The recent Palestinian terror acts against Israeli civilians raises troubling questions, particularly about the timing of the attacks.
On March 23, a bomb blast in a cowardly terrorist attack in Jerusalem killed one and injured more than 20 other Israeli civilians. The bomb, which was packed with more than a kilogram of explosives and shrapnel, was left on the sidewalk near the city's central bus station and might have been trigged by remote control. One woman who was critically injured in the blast later died, according to reports.
On March 19, Palestinian militants in Gaza fired more than 50 rockets into Israel. This was considered the heaviest barrage in two years, Israeli officials said.
On March 12, a terrorist infiltrated the West Bank settlement of Itamar, southeast of Nablus, early Saturday and brutally stabbed five family members to death. The shocking attack occurred around 1 a.m. The terrorist entered the family home and murdered three children including an infant, along with their parents. The victims were apparently sleeping as the killer came in.
These terror attacks that occurred after a period of relative calm are likely to be attempts by the Palestinian terror groups to divert the attention of the recent Arab revolutions to the Palestinian cause as many of these revolutions did not put the Palestinian issue on their priority list.
On some occasions, as the Friday prayer by Sheikh Youssef Al-Quaradawi in Tahreer square in Cairo, the Palestinian issue was mentioned; however, it was certainly not the central theme.
It is likely that the Palestinian jihadist groups attacked Israel on this occasion in an attempt to force Israel to respond in a strong military manner that would provoke widespread Arab anger against Israel.
The objective would be to bring back attention to the Palestinians and unite the revolutions under a common cause against the Jews and Israel.
It was wise that Israel was not lured into this direction as an attack on Gaza or the West Bank would play into the radicals' agenda. Military retaliation is certainly warranted; however, the Israeli government's declaration of its intention to build new settlements was a more measured, painful approach.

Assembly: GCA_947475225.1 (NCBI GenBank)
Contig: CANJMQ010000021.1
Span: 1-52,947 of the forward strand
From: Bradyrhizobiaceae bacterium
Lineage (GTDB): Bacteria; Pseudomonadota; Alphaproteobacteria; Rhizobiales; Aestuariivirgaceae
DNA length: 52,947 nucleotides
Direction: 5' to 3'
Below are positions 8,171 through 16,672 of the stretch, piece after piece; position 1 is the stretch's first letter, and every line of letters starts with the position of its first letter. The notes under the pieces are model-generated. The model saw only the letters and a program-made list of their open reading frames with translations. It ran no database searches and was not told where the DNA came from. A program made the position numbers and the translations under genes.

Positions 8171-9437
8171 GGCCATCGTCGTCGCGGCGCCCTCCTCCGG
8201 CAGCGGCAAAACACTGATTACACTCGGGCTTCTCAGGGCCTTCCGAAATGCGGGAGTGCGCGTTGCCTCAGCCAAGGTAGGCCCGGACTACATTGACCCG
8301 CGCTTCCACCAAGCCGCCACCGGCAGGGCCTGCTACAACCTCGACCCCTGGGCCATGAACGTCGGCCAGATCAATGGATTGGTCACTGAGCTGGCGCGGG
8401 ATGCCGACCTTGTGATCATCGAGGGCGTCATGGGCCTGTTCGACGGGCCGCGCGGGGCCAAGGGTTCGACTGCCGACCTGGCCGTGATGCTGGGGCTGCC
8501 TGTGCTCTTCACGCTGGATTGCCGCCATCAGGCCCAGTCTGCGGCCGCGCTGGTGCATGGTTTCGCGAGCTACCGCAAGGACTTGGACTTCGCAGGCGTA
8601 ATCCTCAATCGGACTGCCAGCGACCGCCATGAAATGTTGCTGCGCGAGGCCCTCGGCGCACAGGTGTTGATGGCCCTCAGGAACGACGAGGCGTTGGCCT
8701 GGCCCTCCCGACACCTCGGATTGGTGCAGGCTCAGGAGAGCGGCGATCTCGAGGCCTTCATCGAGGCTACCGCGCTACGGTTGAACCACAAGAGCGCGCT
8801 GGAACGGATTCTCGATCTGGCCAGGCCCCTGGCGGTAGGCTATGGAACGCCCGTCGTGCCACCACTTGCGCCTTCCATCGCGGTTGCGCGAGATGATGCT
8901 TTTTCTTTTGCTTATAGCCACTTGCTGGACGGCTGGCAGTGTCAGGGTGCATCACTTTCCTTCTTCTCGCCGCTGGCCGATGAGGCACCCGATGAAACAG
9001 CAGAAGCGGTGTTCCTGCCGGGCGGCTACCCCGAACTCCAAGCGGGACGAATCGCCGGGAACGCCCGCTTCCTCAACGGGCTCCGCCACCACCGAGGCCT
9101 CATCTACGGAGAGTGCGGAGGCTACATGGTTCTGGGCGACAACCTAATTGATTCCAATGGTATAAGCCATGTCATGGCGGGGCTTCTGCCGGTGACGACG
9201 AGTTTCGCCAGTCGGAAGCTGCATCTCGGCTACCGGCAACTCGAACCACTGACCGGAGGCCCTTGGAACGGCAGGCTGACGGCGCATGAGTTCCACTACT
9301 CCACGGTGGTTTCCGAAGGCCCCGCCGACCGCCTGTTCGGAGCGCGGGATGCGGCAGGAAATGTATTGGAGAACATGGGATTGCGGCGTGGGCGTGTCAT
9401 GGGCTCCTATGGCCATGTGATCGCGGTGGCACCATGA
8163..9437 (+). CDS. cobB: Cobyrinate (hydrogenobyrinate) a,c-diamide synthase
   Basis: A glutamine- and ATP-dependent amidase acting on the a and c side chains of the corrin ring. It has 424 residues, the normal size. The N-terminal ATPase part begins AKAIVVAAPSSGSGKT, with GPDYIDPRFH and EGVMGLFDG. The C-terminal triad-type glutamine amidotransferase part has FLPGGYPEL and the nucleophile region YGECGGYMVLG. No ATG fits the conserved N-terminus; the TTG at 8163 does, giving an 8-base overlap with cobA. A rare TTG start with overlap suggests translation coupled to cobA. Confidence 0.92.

The "they-kill, we-build" strategy could be a bigger deterrent.
Palestinian provocation is merely an attempt to provoke military retaliation from Israel to bring back the Palestinian issue to the forefront of Arab affairs since it had been largely overshadowed by recent revolutionary events across the Middle East and North Africa.
The Israeli government must show restraint to avoid feeding into the agenda of the radicals. That does not mean Israel should remain silent.
So what can be done?
- Delay the military response for some time. An immediate military action can work for the benefit of the agenda of the Palestinian radicals by diverting the anger in the Arab street and uniting it against Israel.
- Declare that Israel will respond with crushing military might, if necessary, if the radical groups persist.
- State that a new settlement will be built in response to every attack that occurred on Israeli civilians. Ideally, Israel also should declare that some of these new settlements will be named after the names of the victims of terror to honor them.
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